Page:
Fs <- 1 btord <- buttord(1 /(Fs/2), 12 /(Fs/2), .5, 29) plot(c( , 1 , 1 , , ), c( , , - .5, - .5, ), type = "l", xlab = "Frequency (Hz)", ylab = "Attenuation (dB)") bt <- butter(btord) plot(c( , 1 , 1 , , ), c( , , - .5, - .5, ), type = "l", xlab = "Frequency (Hz)", ylab = "Attenuation (dB)", col = "red", ylim = c(-1 , ), xlim = c( ,2 )) hf <- freqz(bt, Fs = Fs) lines(hf$f, 2 *log1 (abs(hf$h)))

cheb1ord

11

cheb1ord

Description Compute discrete Chebyshev type-I lter order and cutoff for the desired response characteristics. Usage cheb1ord(Wp, Ws, Rp, Rs) Arguments Wp, Ws pass-band and stop-band edges. For a low-pass or high-pass lter, Wp and Ws are scalars. For a band-pass or band-rejection lter, both are vectors of length 2. For a low-pass lter, Wp < Ws. For a high-pass lter, Ws > Wp. For a band-pass (Ws[1] < Wp[1] < Wp[2] < Ws[2]) or band-reject (Wp[1] < Ws[1] < Ws[2] < Wp[2]) lter design, Wp gives the edges of the pass band, and Ws gives the edges of the stop band. Frequencies are normalized to [0,1], corresponding to the range [0, Fs/2]. allowable decibels of ripple in the pass band. minimum attenuation in the stop band in dB.

Rp Rs Value

An object of class FilterOfOrder with the following list elements: n Wc Rp type lter order cutoff frequency allowable decibels of ripple in the pass band lter type, one of low, high, stop, or pass

This object can be passed directly to cheby1 to compute lter coefcients. Author(s) Original Octave version by Paul Kienzle, <pkienzle@user.sf.net> and by Laurent S. Mazet. Conversion to R by Tom Short. References Octave Forge http://octave.sf.net See Also cheby1, FilterOfOrder, buttord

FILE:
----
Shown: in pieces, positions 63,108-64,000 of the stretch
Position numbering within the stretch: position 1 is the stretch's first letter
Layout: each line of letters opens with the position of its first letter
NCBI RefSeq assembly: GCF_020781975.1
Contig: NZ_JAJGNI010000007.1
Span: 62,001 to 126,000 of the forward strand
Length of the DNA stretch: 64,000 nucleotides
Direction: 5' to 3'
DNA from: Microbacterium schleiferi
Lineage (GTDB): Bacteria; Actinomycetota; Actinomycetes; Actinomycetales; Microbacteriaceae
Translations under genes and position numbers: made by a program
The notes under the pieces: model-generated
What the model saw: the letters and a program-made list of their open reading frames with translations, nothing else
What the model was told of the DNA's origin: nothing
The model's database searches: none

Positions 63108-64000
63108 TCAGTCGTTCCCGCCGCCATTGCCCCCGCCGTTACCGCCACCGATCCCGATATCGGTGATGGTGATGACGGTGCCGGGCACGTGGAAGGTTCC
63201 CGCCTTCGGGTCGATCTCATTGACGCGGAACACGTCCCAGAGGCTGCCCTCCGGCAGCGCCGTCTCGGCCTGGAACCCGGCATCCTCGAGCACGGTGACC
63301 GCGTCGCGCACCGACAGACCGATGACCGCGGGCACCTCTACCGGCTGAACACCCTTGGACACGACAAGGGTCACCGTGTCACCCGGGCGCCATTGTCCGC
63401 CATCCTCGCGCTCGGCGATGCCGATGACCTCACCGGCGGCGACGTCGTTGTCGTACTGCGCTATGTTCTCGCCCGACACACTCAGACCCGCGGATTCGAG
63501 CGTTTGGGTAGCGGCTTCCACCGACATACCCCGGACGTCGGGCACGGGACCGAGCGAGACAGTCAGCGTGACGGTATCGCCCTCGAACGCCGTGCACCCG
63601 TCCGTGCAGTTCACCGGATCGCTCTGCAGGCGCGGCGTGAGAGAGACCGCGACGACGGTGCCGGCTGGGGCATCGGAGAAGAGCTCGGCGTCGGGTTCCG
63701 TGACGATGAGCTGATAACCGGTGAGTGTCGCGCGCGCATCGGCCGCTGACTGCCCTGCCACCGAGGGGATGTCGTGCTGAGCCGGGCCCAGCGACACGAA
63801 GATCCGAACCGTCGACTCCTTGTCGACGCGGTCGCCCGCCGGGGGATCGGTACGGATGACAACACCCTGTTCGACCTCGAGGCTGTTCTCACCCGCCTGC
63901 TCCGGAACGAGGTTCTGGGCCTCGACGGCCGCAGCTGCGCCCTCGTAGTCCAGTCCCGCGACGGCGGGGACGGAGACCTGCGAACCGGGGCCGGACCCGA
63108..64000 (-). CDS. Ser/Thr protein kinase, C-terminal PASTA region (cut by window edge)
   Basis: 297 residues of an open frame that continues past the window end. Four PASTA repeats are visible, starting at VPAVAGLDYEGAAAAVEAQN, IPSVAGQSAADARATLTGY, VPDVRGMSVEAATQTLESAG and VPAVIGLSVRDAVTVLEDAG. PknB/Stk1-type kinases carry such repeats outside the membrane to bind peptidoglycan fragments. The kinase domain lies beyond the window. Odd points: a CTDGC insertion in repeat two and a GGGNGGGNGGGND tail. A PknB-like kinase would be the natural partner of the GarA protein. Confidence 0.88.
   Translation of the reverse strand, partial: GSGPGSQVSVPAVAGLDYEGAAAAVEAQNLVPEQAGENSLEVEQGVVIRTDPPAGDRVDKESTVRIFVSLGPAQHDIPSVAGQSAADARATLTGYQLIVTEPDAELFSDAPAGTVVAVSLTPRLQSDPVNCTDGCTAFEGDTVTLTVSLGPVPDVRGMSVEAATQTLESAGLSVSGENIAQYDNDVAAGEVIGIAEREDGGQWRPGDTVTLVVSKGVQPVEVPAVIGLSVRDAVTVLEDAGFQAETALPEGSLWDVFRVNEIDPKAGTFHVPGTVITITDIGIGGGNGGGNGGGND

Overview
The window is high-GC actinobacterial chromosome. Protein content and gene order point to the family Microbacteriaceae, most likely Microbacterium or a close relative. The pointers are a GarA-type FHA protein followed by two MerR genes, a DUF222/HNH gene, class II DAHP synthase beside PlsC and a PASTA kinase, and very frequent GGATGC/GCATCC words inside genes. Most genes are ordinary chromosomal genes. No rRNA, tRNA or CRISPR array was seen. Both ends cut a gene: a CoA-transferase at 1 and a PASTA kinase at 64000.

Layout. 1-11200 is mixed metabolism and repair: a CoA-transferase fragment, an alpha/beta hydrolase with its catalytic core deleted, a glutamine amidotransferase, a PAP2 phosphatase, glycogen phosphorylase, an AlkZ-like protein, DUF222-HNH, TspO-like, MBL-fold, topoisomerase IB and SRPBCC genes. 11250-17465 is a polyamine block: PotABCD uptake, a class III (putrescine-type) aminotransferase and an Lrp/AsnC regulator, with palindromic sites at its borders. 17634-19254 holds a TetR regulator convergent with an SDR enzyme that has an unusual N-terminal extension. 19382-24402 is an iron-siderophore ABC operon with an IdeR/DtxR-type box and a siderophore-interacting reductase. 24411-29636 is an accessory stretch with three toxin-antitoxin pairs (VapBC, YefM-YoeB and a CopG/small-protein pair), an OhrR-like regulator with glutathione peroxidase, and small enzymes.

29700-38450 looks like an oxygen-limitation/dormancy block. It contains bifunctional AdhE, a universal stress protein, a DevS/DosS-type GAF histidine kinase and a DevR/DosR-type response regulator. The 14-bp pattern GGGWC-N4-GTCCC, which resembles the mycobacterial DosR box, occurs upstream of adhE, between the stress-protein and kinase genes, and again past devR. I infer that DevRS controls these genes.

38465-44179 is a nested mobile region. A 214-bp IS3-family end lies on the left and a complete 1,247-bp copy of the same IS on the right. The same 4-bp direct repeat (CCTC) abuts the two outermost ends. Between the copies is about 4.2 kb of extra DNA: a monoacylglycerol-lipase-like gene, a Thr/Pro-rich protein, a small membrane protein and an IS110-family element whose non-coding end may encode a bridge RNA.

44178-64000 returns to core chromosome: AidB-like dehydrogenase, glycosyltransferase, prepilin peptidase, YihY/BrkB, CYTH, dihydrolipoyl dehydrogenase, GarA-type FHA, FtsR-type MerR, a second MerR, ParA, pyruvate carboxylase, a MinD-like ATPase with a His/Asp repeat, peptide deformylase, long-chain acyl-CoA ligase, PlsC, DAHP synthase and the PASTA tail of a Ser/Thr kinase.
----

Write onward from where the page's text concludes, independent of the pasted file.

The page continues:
12 Examples

Fs <- 1 chord <- cheb1ord(1 /(Fs/2), 12 plot(c( , 1 , 1 , , ), c( , type = "l", xlab = "Frequency ch1 <- cheby1(chord) plot(c( , 1 , 1 , , ), c( , type = "l", xlab = "Frequency col = "red", ylim = c(-1 , ), hf <- freqz(ch1, Fs = Fs) lines(hf$f, 2 *log1 (abs(hf$h))) /(Fs/2), .5, 29) , - .5, - .5, ), (Hz)", ylab = "Attenuation (dB)") , - .5, - .5, ), (Hz)", ylab = "Attenuation (dB)", xlim = c( ,2 ))

chebwin

chebwin

Description Returns the lter coefcients of the n-point Dolph-Chebyshev window with a given attenuation. Usage chebwin(n, at) Arguments n at Details The window is described in frequency domain by the expression: W (k ) = with = cosh(1/(n 1) acosh(10at/20 )) and Cheb(m, x) denoting the m-th order Chebyshev polynomial calculated at the point x. Note that the denominator in W (k ) above is not computed, and after the inverse Fourier transform the window is scaled by making its maximum value unitary. Value An array of length n with the lter coefcients. Cheb(n 1, cos(pi k/n)) Cheb(n 1, ) length of the lter; number of coefcients to generate. dB of attenuation in the stop-band of the corresponding Fourier transform.

cheby1 Author(s)

13

Original Octave version by Andr Carezia, <acarezia@uol.com.br>. Conversion to R by Tom Short. References Peter Lynch, The Dolph-Chebyshev Window: A Simple Optimal Filter, Monthly Weather Review, Vol. 125, pp. 655-660, April 1997. http://www.maths.tcd.ie/~plynch/Publications/ Dolph.pdf C. Dolph, A current distribution for broadside arrays which optimizes the relationship between beam width and side-lobe level, Proc. IEEE, 34, pp. 335-348. Octave Forge http://octave.sf.net See Also kaiser Examples

plot(chebwin(5 , 1 ))

cheby1

Description Generate a Chebyshev type I or type II lter coefcients with specied dB of pass band ripple. Usage ## Default S3 method: cheby1(n, Rp, W, type = c("low", "high", "stop", "pass"), plane = c("z", "s"), ...) ## S3 method for class FilterOfOrder cheby1(n, Rp = n$Rp, W = n$Wc, type = n$type, ...) ## Default S3 method: cheby2(n, Rp, W, type = c("low", "high", "stop", "pass"), plane = c("z", "s"), ...) ## S3 method for class FilterOfOrder cheby2(n, ...)